Traditional religious beliefs have undoubtedly come under pressure from science over the past 400 years. The findings of modern astronomy, geology, and biology have all made it quite clear that the books of Moses, if read as scientific texts, are complete failures.

But, of course, they need not be read that way. Galileo voiced a widely-held view when he said that the Bible told you how to go to heaven, not how the heavens go.

Science and religion have had the kind of close and troubled relationship you would expect between siblings or even spouses. They share not only wonder at the majesty of the world we can see, but also a desire to find out what's behind it that we can't.

That emotional and intellectual hunger will endure longer than Professor Hawking's M-theory, and those wishing to take a truly scientific attitude may be better advised to follow the lead of the great Victorian agnostic Thomas Huxley who, in one of the last things that he wrote before he died asked "Is it not better to keep silence about matters which speech is incompetent to express; to be content with revolving in the deeps of the mind the infinite possibilities of the unknown?"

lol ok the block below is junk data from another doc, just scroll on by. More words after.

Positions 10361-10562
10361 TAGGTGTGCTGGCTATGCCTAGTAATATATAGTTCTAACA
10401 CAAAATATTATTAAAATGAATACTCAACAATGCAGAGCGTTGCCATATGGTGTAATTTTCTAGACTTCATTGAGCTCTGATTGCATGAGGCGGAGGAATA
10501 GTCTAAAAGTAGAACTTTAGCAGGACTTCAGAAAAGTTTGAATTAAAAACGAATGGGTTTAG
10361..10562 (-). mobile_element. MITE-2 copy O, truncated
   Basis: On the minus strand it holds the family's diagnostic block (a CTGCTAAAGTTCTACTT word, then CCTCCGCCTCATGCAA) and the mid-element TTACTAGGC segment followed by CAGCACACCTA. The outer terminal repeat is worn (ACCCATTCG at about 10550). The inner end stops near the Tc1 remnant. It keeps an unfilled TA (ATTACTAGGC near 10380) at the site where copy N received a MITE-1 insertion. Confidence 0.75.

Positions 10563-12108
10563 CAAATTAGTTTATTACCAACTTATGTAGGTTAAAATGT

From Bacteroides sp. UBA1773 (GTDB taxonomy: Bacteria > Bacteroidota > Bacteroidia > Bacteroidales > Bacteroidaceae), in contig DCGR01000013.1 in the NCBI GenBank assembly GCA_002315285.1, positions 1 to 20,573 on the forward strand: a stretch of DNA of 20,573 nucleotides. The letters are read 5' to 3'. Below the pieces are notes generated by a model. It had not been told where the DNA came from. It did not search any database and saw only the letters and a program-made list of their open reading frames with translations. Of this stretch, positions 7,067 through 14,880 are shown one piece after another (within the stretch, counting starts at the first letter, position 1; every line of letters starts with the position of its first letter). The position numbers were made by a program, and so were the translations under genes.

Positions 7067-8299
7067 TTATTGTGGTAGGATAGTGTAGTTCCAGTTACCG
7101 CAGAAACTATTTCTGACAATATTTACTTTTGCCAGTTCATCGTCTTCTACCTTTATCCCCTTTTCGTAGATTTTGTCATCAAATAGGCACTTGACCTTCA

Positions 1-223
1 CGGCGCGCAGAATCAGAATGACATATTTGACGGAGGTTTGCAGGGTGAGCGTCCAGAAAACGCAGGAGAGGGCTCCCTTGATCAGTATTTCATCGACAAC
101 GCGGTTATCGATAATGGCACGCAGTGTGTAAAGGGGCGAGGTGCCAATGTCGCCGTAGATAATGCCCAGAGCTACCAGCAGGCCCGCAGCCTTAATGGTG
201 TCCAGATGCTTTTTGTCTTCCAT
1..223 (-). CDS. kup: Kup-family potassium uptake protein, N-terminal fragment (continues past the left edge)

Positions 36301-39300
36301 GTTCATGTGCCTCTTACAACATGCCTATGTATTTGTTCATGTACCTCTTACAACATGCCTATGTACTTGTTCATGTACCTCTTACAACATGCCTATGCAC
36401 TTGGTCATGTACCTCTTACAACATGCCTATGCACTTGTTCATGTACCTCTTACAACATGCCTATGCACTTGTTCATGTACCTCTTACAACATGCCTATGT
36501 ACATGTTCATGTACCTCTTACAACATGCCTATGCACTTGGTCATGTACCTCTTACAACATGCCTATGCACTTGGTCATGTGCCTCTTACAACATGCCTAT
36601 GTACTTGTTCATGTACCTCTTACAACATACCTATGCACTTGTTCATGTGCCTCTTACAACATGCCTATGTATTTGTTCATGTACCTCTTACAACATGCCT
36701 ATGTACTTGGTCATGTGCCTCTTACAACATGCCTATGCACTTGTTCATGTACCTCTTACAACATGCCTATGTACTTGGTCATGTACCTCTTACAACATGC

Dr Thomas Dixon is author of Science and Religion: A Very Short Introduction and is senior lecturer in History at Queen Mary, University of London.

Below is a selection of your comments

It's never been anything but power and politics - there's no middle-ground (ask Dawkins). Dixon says, "Common sense, science, and the Church," but what science is he talking about? In ancient times it was common sense that the earth went around the sun, and nobody mentions Giordano Bruno, burned by the church for the same reasons. PC talk will only make the conflict linger.

Rodolfo Barbaste, Santiago, Chile